Dolphins for Breakfast

In this episode of Sailing Milagros: I travel around the world, a little love for the dogs of El Mero, commuting in Thailand, we have to say goodbye again, a big crossing, dolphins everywhere, and yet another change of plans. So much has happened in the past few weeks, I almost don’t know where to start and where to stop. After long and busy weeks at the dock of El Mero, we finally make our way south and thus towards Panama. But first, there´s some things to take care of! Some more important, some less.

I’ve been working for a Swiss company for almost 10 years now, which includes assignments abroad every once in a while. This time around, I flew to Bangkok for a little over two weeks, which I´ve spent working long days at our office there. It was great fun to immerse myself in working life again, to see my colleagues again and to be out and about in a noisy, big city. Time flew by and I even had time for some sightseeing. And who would have thought? Of course, I chose a boat trip. My dad has travelled Thailand a few years ago and always highly recommended a Bangkok river cruise experience to me.

Boat traffic in the big city

The Chao Prayha River meanders through the middle of Bangkok and is frequented by all kinds of boating traffic. What the bus, the regional train or the tram are for us in Switzerland, the boat is for the population of Bangkok, among other means of getting from A to B. The river is frequented by various boat lines, which are distinguished from each other by colored flags. I decided to take the slowest of them all, which is marked by an orange flag and stops at most piers on both sides of the river.

The wild ride begins

I stood at the pier on our free Sunday and waited for a fast, long boat with a waving orange flag, which arrived after a short wait. Powered by a large, noisy diesel engine, the boat snarled my way, only docked with the stern and I was escorted onto the boat by a whistle-wielding attendant. The trip cost a whopping 16 baht (50 cents), which you had to pay to another employee who, like in the good old days, walked up and down the boat with a small, rattling cash register to issue the tickets.

Thai engines have to work hard

I quickly realized that Burrito (our diesel engine) lives a really comfortable, almost luxurious life aboard Milagros. The captain of the longboat let his engine roar, especially on the piers the forward and reverse gears were engaged with revs increased to five digits. I almost pitied the screaming engine in its box a bit. Who knows, maybe Thai diesel engines like it hard. The communication between captain and attendant on the back of the boat took place via whistle and rear-view mirror and was very well-rehearsed. Pati and I can only dream of such seasoned communication on Milagros. Maybe, we may also need to order a whistle and rear-view mirrors.

Pati is doing good for the canine world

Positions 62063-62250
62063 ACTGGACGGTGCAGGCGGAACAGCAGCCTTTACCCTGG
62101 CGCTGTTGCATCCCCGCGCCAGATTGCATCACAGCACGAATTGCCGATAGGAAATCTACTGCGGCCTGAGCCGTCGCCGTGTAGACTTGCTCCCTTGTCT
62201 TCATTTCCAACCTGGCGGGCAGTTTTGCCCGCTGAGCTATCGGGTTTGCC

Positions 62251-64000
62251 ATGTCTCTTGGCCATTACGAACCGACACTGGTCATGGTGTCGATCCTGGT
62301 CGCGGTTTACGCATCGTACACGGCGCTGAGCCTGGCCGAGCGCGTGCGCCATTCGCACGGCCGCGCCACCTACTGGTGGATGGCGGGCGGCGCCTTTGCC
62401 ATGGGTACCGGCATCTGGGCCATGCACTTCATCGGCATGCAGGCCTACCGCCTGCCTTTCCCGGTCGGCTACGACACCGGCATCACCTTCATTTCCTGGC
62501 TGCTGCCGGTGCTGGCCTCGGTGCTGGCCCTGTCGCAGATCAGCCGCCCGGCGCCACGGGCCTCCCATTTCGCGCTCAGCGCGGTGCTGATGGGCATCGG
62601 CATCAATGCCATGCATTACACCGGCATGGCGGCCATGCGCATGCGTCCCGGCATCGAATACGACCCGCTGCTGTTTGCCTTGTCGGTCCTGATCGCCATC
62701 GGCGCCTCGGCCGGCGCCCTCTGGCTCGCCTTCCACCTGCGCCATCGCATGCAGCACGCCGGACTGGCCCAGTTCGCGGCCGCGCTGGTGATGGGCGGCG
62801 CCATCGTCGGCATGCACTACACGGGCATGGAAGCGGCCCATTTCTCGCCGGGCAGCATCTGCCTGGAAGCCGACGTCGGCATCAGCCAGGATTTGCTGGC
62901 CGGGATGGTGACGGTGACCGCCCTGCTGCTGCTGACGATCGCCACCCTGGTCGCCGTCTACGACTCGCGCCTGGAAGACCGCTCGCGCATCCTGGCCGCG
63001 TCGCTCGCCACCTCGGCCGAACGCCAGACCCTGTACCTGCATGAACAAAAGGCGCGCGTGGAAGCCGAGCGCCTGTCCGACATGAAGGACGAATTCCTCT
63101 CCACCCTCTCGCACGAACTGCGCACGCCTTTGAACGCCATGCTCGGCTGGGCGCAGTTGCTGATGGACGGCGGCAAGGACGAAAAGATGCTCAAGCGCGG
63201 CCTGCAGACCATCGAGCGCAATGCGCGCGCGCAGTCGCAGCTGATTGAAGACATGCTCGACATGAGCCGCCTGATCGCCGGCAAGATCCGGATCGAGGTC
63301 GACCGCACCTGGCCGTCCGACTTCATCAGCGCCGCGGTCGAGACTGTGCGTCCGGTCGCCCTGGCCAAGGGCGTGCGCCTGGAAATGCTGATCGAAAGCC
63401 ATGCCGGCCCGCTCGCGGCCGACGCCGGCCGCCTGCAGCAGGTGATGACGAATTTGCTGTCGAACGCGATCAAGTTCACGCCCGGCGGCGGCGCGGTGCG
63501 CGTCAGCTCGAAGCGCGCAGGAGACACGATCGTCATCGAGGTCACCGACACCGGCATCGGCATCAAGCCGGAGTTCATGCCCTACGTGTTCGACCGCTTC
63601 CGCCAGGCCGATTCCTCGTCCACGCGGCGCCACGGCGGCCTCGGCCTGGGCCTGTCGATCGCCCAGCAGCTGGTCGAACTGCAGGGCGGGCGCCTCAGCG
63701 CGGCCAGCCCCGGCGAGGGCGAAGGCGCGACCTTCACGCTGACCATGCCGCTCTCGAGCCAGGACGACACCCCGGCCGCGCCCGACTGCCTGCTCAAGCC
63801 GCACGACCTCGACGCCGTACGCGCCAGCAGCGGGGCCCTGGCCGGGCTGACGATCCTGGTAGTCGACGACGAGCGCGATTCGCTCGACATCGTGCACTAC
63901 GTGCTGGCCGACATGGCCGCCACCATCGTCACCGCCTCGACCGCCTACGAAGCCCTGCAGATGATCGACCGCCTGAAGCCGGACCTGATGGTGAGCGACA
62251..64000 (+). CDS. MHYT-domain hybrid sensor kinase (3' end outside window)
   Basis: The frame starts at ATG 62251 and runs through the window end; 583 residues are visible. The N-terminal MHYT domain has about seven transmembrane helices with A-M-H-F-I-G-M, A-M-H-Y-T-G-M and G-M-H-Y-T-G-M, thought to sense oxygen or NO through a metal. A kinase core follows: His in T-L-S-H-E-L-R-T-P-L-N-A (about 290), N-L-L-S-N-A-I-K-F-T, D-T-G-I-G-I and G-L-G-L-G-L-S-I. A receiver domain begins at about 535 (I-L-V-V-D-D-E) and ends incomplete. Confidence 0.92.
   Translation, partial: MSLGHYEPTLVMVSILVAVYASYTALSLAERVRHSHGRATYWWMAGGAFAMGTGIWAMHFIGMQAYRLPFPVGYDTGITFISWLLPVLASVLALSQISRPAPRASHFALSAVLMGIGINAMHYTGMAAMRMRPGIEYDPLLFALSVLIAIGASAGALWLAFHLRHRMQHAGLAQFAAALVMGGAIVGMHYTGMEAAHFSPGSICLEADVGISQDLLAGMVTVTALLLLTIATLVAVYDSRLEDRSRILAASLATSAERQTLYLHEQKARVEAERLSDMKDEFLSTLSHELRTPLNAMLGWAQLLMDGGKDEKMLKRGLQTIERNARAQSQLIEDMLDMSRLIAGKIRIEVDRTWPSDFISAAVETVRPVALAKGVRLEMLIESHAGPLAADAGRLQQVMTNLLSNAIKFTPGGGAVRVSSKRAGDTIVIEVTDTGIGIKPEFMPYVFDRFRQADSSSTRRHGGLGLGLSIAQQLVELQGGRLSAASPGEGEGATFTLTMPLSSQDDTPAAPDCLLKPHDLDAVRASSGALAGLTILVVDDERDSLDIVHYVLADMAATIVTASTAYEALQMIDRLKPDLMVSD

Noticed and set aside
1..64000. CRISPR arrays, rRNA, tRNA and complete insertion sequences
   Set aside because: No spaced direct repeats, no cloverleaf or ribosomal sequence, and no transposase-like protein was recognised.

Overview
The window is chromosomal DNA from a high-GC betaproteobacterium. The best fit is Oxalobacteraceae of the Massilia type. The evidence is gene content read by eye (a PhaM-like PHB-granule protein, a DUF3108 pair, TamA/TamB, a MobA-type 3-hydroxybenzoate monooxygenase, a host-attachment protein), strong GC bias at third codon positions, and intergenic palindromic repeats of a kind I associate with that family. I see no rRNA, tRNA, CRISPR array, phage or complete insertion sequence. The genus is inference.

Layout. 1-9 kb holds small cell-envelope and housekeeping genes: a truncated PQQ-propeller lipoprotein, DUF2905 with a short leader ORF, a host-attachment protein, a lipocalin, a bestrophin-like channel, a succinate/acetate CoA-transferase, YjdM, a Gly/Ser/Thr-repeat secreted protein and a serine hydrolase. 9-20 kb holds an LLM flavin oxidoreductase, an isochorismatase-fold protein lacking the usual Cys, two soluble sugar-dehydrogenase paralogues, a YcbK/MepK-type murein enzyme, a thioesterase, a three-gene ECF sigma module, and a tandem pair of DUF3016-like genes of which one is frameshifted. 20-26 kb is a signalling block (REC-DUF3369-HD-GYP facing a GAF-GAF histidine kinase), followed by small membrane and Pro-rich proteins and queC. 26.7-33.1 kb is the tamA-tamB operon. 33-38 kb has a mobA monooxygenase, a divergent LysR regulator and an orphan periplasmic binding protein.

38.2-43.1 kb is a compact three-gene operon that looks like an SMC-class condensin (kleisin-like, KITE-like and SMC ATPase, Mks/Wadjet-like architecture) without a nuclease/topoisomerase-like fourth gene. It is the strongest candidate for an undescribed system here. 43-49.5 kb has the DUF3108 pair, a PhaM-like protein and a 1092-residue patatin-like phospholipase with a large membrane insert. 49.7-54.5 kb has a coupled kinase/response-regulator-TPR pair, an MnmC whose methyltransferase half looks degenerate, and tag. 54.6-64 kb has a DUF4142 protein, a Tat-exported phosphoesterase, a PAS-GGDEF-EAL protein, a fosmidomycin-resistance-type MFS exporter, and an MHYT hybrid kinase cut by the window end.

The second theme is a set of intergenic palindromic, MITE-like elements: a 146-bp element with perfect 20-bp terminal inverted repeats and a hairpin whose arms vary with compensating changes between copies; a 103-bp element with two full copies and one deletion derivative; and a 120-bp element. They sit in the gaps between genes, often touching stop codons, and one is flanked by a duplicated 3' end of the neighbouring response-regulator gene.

While I was enjoying myself on rivers abroad, Pati, along with a few other residents of the Kingdom of El Mero, did something good for the dogs that lived with us on the dock. SBPA San Carlos is a non-profit organization dedicated to neutering street and family dogs free of charge. Mexico, like so many other countries around the world, has a huge, unmanageable stray problem, and SBPA is trying to help. After a quick phone call to the organization, an SBPA employee arrived in the wee morning hours at 7am on a Sunday to capture and neuter all the unneutered dogs that roam the docks.


Dingo, Rubber Ball, Cheesecake, Einstein

As if suspecting, the unneutered dogs were nowhere to be found and only two unfortunate remaining animals were captured and had their surgeries. Einstein and Cheesecake (other dogs got names like One Year and Two Year, Rubber Ball, Dingo or Mamacita, the residents of El Mero are extremely creative) had their balls and ovaries removed. As soon as the procedure was completed and the SBPA lady took off, all the unneutered dogs reappeared out of nowhere. Clever, clever. Unfortunately, I missed the action because I was still in Thailand.

Please help the dogs of Guaymas: We know that all of you have a few dollars, francs, euros or baht to spare to help SBPA. Opens your wallet and do something good for the canine world of Guaymas, Mexico! A castration costs around 20 bucks. We’ve already donated 100 dollars, so off you go, too! You can donate easily for example via Paypal here. It is worth it!

A long, long journey back from Thailand

My time in Bangkok passed quickly. My return voyage not so much. It was one of the longest I have ever undertaken, and God knows I have traveled a lot in my lifetime. One hour by taxi to the airport, 7.5 hours from Bangkok to Tokyo, just under 13 hours from Tokyo to Mexico City, 24 hours of layover in Mexico City, 3 hours from Mexico City to Hermosillo, 2 hours bus to Guaymas, a 45 minutes drive from the bus terminal to Milagros. All in all, complete madness, but in the end the trip passed relatively quickly and you can never go wrong with spending time in Mexico City. We can only recommend a visit to the capital of Mexico to you all! If you want to dive into the capital with us – here`s the first part of a two part blog post about our visit a while ago.

Home at last

When the bus finally turned into its destination in Guaymas, Pati was already waiting for me. It was late evening and dark night. We didn’t even have to take a cab since she was allowed to borrow Keith’s car. My return from Bangkok also marked the official start of our journey south. This year we want to make it to Panama and finally catch up with Iñaki and Carmen. We wanted to take another week or so to prepare the boat and complete a small upgrade that has been taking far too long.

An upgrade for our solar panels

Our solar panels were previously only supported by two plastic stands made by the previous owner, which were not screwed to the solar panels. So, it happened again and again that the wind lifted the solar panels out of their stands and they banged down on the railing. We decided to put an end to this problem once and for all by ordering fancy stainless steel stands from local metal worker and welder Jorge Garcia. As is unfortunately often the case in Mexico, he took far too long with the production of said stands. Unfortunately, the whole project degenerated into a last-minute project with which we are satisfied with overall, but which did not turn out as we had imagined. Nevertheless, our old and new solar panels are now safe from the wind. The installation also marked our final touches on Milagros in the beautiful kingdom of El Mero, before attempting the crossing back to the Baja California Peninsula.